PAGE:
‘Smashing’ Brighton suits Jimmy Case

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A nice magazine interview with Jimmy Case at the start of the 1981/82 season:

When a Scouser regretfully shakes the Liverpool dust from his feet, life, at least in the football sense, is never the same again.

Jimmy Case, a Reds favourite since he was s starry-eyed 18-year-old from Wooiton, has, however, made a rapid conversion to Brighton and Hove Albion, which lies snugly in the soft underbelly of the South.

If, say, a year ago Case had been asked where he would be playing at the start of the 1981-82 season, then Brighton would have been the unlikeliest answer.

Little did he know, but his destiny was wrapped-up in the ambitions of Mark Lawrenson, the Brighton and Eire central defender.

When Lawrenson told Brighton he wanted, after four years, to join a club with a realistic chance of winning a major trophy, there was no way the Goldstone could hold him.

At first it was Manchester United who showed a lively interest, then Arsenal and finally Bob Paisley set the wheels in motion that took Lawrenson to Anfield for £900,000. Part of the deal allowing Lawrenson to leave was that Brighton would have Case, 27, for £350,000.

The nearest Case had previously been to Brighton was a holiday in Hastings with his parents. Apart from a couple of visits with Liverpool, Brighton might just have been a vague spot on the map. Yet the welcome he received quickly warmed Case’s heart.

Breezy Brighton also delighted Lana, Case’s wife. Both Jimmy and •Lana were born and bred in Woolton, and they have a daughter, Emma, of five months.

It is a long way from Liverpool where the Case’s look around the smart furnished bungalow that Brighton have made available.

Case didn’t fancy hotel living, and quickly asked his wife to join him. So much for the tearsway image.

“Brighton and the area is ideal for us,” he said. “The place itself is smashing, especially all the antique shops.”

Case, after 186 League games for Liverpool and 23 goals in the Championship, is only too well aware that he has joined a side that has struggled for the first two seasons to stay in the First Division.

“If they look like going down this time, I’m not one to say that I’ll be off. I’ll just keep fighting. I shall commit myself fully to what I am contracted to do.” Mike Bailey has told Case that he wants him to get into the box more than he did at Liverpool.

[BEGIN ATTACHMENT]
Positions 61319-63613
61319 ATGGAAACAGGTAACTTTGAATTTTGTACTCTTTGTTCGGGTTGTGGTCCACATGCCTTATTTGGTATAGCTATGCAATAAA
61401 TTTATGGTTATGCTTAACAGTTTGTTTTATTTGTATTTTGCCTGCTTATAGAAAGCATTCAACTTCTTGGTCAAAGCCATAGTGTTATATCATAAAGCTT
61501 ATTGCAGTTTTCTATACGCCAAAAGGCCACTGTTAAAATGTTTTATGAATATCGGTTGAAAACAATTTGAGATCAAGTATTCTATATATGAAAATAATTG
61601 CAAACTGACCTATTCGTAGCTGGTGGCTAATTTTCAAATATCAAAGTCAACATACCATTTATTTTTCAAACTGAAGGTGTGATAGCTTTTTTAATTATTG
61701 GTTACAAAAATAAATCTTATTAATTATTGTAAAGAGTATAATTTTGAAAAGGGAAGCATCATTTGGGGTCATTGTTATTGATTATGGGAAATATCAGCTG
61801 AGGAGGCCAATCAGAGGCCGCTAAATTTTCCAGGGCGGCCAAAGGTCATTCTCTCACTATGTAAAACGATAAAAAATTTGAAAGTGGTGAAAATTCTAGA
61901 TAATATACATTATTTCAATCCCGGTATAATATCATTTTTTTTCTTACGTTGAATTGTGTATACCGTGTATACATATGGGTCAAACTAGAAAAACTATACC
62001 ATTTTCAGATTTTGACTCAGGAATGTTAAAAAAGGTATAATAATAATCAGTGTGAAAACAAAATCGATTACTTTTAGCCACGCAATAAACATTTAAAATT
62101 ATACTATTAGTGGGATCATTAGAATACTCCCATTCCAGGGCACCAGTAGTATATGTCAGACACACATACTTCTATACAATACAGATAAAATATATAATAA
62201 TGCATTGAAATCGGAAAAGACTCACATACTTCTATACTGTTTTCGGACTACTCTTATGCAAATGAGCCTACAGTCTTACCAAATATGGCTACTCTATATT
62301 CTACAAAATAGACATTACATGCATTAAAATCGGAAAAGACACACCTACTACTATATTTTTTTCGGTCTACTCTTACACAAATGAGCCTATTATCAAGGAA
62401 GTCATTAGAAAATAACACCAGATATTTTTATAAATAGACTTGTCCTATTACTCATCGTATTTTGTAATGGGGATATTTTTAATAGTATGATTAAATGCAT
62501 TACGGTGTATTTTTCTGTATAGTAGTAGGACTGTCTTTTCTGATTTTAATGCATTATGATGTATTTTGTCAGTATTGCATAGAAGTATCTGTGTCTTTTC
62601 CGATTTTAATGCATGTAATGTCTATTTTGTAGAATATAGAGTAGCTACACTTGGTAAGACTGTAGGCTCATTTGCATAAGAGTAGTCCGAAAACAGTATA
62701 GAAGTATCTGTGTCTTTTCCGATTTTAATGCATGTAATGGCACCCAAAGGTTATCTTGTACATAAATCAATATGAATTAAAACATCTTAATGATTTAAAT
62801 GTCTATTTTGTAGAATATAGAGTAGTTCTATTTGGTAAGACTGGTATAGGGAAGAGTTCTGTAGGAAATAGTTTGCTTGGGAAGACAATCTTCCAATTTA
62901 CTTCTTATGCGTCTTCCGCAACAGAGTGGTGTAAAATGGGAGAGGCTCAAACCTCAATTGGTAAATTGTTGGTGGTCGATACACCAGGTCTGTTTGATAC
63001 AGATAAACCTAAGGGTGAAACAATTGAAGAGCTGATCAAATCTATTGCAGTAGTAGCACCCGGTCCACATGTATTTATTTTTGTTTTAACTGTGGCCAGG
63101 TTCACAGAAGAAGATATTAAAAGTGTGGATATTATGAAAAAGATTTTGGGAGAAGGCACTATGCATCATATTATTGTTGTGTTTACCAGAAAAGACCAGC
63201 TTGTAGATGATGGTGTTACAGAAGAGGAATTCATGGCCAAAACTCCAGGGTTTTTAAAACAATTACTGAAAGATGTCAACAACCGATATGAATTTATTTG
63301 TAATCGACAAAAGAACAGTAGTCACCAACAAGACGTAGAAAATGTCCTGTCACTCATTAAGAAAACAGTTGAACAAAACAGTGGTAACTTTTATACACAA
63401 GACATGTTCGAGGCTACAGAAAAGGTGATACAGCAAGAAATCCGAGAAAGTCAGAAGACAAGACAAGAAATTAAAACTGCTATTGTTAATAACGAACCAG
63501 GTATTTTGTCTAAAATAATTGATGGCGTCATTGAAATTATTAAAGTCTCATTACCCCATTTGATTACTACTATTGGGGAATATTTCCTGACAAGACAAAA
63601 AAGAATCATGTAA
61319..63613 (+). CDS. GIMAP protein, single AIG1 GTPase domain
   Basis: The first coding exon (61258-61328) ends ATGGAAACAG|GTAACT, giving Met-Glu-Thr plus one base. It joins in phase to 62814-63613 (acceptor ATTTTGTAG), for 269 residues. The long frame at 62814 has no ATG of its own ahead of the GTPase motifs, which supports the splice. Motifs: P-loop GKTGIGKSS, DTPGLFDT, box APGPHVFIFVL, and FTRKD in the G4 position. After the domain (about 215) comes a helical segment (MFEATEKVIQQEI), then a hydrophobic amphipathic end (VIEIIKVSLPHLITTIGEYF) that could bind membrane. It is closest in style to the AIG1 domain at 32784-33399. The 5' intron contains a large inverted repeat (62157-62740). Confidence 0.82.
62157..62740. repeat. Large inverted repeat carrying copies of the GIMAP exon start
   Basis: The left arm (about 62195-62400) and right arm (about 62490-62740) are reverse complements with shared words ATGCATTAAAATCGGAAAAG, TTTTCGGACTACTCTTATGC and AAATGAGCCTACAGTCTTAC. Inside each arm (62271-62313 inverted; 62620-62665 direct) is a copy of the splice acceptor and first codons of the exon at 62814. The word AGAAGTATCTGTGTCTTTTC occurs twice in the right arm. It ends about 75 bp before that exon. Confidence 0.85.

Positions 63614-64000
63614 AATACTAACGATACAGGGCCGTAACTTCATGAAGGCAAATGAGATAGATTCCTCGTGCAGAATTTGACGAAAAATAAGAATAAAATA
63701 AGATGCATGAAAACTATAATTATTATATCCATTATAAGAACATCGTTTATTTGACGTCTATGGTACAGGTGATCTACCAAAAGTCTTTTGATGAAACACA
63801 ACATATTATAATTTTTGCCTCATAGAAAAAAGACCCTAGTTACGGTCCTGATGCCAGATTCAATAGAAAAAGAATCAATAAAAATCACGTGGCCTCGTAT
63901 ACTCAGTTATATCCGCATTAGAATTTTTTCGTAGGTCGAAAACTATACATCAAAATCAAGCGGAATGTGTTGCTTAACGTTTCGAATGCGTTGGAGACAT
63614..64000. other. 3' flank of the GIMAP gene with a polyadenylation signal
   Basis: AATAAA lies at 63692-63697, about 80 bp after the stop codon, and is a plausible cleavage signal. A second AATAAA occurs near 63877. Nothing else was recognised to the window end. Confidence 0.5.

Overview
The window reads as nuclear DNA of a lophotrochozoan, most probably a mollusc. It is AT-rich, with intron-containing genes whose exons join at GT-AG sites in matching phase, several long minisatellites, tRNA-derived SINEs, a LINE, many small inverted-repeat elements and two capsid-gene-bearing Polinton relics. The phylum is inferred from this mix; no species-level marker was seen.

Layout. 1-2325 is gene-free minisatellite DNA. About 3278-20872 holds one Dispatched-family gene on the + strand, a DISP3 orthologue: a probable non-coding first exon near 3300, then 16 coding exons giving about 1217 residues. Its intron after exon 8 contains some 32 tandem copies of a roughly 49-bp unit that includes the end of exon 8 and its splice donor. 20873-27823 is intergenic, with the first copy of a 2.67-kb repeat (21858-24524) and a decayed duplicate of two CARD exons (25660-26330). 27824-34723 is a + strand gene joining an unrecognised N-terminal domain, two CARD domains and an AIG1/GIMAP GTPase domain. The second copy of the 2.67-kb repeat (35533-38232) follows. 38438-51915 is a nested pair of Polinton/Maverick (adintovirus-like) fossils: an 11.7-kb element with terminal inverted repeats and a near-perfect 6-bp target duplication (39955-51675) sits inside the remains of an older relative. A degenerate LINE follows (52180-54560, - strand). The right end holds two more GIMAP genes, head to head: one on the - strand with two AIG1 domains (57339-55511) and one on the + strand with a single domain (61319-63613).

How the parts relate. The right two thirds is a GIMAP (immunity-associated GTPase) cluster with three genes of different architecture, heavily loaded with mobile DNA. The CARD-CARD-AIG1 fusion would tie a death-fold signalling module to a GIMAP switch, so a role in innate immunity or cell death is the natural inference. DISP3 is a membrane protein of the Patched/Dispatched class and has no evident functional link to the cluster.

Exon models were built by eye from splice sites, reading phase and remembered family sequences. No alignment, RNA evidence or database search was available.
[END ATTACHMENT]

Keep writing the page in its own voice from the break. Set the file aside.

“Nell McNab makes s lot of runs similar to Terry McDermott, and that will help me. I’ll be looking for a few goals. I had a good season in 1977, and I managed to get some vital goals. It’s high time I did the same again.”

Brighton players were almost total strangers when Case arrived in time to play in three pre-season friendlies. “I remembered Graham Moseley, the goalkeeper, from the England Under-23 squad in Hungary a while ago, end I had spoken to McNeb before and met Mike Robinson briefly at Manchester City,

“I well remember my last appearance at Brighton. That was at right-beck and Liverpool were disorganised at the back around that time.

“My favourite position is wide on the right, and there you can receive the ball easily with your back to the touch-line and then be able to turn. I like to be busy.”

And he admitted: “I thought I would be at Liverpool for my entire career. I had two years as a semi-pro and signed full time at 20. They asked me to sign at 18, but I turned them down because I wanted to finish my apprenticeship. I’ve had six marvellous years at Liverpool with medals every year; three in one year, in fact.

“‘1 suppose in my heart of hearts I knew eventually I would have to move, but I didn’t think it would be so soon.

“If I had gone to a Midlands club, or Manchester, or Leeds, it would have meant commuting by motorway, and being behind the wheel of a car for long periods is the easiest way to pull muscles.

“If you must move, then a long distance is preferable from the point of view of fitness. Travelling kills you up and down the motorways.”

Life at Brighton may lack the bustling pace of Merseyside and there is not such a committed following for the game, but it will suit Jimmy Case, who, when not playing football, likes to shoot and fish. “I reckon this could become my kind of place you know. And all I really care about now is keeping Brighton in the First Division.”

Although Brighton reached thirteenth position in Division One in 1981/82, their highest League position, Case’s form was patchy, rarely hitting the heights of his time at Anfield. For all his flaws as a League manager, it took the reign of Jimmy Melia for Case to truly sparkle, famously scoring in each round of the FA Cup bar one on the round to Wembley in 1983.

After Brighton were relegated, the ex-Liverpool hard man kept his word and continued to battle for the club in the Second Division, helping towards to a tilt at promotion in 1984/85. At a talk I went to last week given by Chris Cattlin, Melia’s successor said there was a specific reason why he felt he had to sell Case in March 1985, but out of respect to Jimmy, he couldn’t disclose it at the meeting…

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